Monday, August 23, 2010

A word about eggs...

Hi all sorry it's been a few, but, well, summer.

I have been following the egg recalls very closely as we still eat eggs in our house and as we don't own our own chickens.  I can say that I'm very happy how low our exposure is and that we buy local.

We have boiled eggs in egg, and tuna salads or poached for breakfast.  I haven't baked with an egg in ages.  This tends to confuse the non-veggie people, and challenge novice veggies and vegans when they first crack into baking.  I thank goodness my mother is a baker and I came armed with some simple, yet magic, info for vegan baking.

Ground Flax seed, corn starch, and tapioca flour.

These three things are all you will ever need to bake with instead of eggs.  It's a simple basic ratio of one tablespoon alternative = one egg.

How do you know which one to reach for?  It helps if you know why eggs are in a recipe.  Eggs do two jobs in baking, either the yoke adds fat to bind the ingredients or the whites add lift (the fluffy), sometimes its a bit of each.

This too just takes some simple thought about your particular project.  I've listed the alternatives from "heaviest" to "lightest".  If you have a pretty fatty recipe like peanut butter cookies odds are you can skip the egg all together, but otherwise I usually go with flax in a cookie.  Making a cake?  Reach for the tapioca flour.

Play with it a bit but with this simple info you can convert any baked recipe that's been handed down from the ages or found online to a veggie friendly, salmonella free treat.

Also, save money on flax by buying it whole in bulk.  It keeps in the freezer [forever practically] and you can just slap it in the coffee grinder to make your own small batches of flour.  

Friday, August 13, 2010

Computer program deciphers a dead language that mystified linguists

Computer program deciphers a dead language that mystified linguists: "Computer program deciphers a dead language that mystified linguists

By Alasdair Wilkins

Originally posted on

The lost language of Ugaritic was last spoken 3,500 years ago. It survives on just a few tablets, and linguists could only translate it with years of hard work and plenty of luck. A computer deciphered it in hours.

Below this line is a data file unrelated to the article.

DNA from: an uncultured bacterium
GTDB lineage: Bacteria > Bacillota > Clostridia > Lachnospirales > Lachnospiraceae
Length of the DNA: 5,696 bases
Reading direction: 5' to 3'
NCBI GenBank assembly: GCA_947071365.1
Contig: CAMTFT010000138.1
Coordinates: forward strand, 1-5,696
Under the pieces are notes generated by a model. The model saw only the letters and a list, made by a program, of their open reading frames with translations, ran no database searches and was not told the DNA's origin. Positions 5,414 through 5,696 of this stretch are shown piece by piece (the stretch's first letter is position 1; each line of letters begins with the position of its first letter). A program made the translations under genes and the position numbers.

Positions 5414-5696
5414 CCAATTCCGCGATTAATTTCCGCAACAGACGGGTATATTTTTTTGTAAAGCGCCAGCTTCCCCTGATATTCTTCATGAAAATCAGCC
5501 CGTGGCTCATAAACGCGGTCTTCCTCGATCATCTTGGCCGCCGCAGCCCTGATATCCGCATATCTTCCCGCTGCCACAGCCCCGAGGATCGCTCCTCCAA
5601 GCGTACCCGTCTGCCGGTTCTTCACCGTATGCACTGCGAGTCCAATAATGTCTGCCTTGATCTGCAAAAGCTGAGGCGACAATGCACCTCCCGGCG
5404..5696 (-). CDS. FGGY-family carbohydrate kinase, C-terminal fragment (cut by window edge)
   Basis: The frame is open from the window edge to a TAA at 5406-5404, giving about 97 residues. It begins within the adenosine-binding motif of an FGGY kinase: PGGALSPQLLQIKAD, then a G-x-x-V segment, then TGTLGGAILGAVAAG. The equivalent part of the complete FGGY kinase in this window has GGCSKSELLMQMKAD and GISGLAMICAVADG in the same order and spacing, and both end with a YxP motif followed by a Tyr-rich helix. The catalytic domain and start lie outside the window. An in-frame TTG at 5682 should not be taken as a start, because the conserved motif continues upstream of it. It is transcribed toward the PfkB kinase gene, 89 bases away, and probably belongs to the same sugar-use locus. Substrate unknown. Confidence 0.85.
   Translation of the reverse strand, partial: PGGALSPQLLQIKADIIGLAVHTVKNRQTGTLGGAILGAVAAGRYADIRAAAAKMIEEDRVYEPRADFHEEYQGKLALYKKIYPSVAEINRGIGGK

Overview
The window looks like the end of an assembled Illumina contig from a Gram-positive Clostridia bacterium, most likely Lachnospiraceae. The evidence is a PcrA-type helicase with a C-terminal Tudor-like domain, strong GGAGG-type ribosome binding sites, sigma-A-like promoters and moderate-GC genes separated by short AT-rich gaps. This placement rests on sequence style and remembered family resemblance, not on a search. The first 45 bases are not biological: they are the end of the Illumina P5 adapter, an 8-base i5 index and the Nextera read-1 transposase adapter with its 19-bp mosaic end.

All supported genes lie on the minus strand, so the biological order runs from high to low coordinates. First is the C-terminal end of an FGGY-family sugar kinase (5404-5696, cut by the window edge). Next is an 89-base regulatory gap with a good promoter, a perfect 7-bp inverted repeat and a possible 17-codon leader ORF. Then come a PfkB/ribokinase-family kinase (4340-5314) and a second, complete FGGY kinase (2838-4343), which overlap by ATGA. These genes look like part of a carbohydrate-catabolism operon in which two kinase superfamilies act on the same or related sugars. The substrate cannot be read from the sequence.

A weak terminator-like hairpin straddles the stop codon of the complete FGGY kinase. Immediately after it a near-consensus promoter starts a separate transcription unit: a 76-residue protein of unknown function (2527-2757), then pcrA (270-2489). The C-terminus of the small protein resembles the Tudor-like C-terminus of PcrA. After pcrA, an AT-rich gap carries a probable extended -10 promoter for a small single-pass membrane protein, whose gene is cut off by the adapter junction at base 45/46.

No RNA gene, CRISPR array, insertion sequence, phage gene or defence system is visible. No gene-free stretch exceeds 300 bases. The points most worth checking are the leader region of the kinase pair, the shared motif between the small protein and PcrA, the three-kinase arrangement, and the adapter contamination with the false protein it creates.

The computer program relies on a few basic assumptions in order to make intuitive guesses about the language's structure. Most importantly, the lost language has to be closely related to a known, deciphered language, which in the case of Ugaritic is Hebrew. Second, the alphabets of the two languages need to share some consistent correlations between the individual letters or symbols. There should also be recognizable cognates of words between the two languages, and words that have prefixes or suffixes in one language (like verbs that end in '-ing' or '-ed' in English) should show the same features in the other language.

That might seem like a lot of information for the program to require, but even all that is no guarantee of decipherment. After Ugaritic was first discovered in 1929, it remained untranslatable for years. It finally revealed some of its secrets to German cryptographer Hans Bauer, who was only able to make substantial headway when he guessed the drawing of an ax was next to the Ugaritic word for 'ax.' Even this breakthrough wasn't a complete success, because although Bauer's guess was correct he matched the wrong sounds and letters together, resulting in a mistranslation.


The results were stunning. Of the thirty letters in the Ugaritic alphabet, the computer correctly identified twenty-nine of them. Of the roughly third of all Ugaritic words that share Hebrew cognates, the program figured out sixty percent of them, and many of the errors were only off by a letter or two. These results are particularly encouraging because the program still doesn't use any contextual clues, meaning it can't differentiate between the different uses of a Ugaritic word that means both 'daughter' and 'house', something that is (thankfully) pretty easy to identify in context. The program also wasn't able to use the 'ax' coincidence that had made the human decipherment of the language possible. Best of all, the program did all this in only a few hours.

Ugaritic itself is an awesomely fascinating language. Spoken 3,500 years ago in the city of Ugarit, located in modern Syria, the language is a Semitic relative of Hebrew, although its alphabet closely resembles the cuneiform used in ancient Sumeria. The surviving Ugaritic texts tell the stories of a Canaanite religion that is similar but not identical to that recorded in the Old Testament, providing Bible scholars a unique opportunity to examine how the Bible and ancient Israelite culture developed in relation to its neighbors.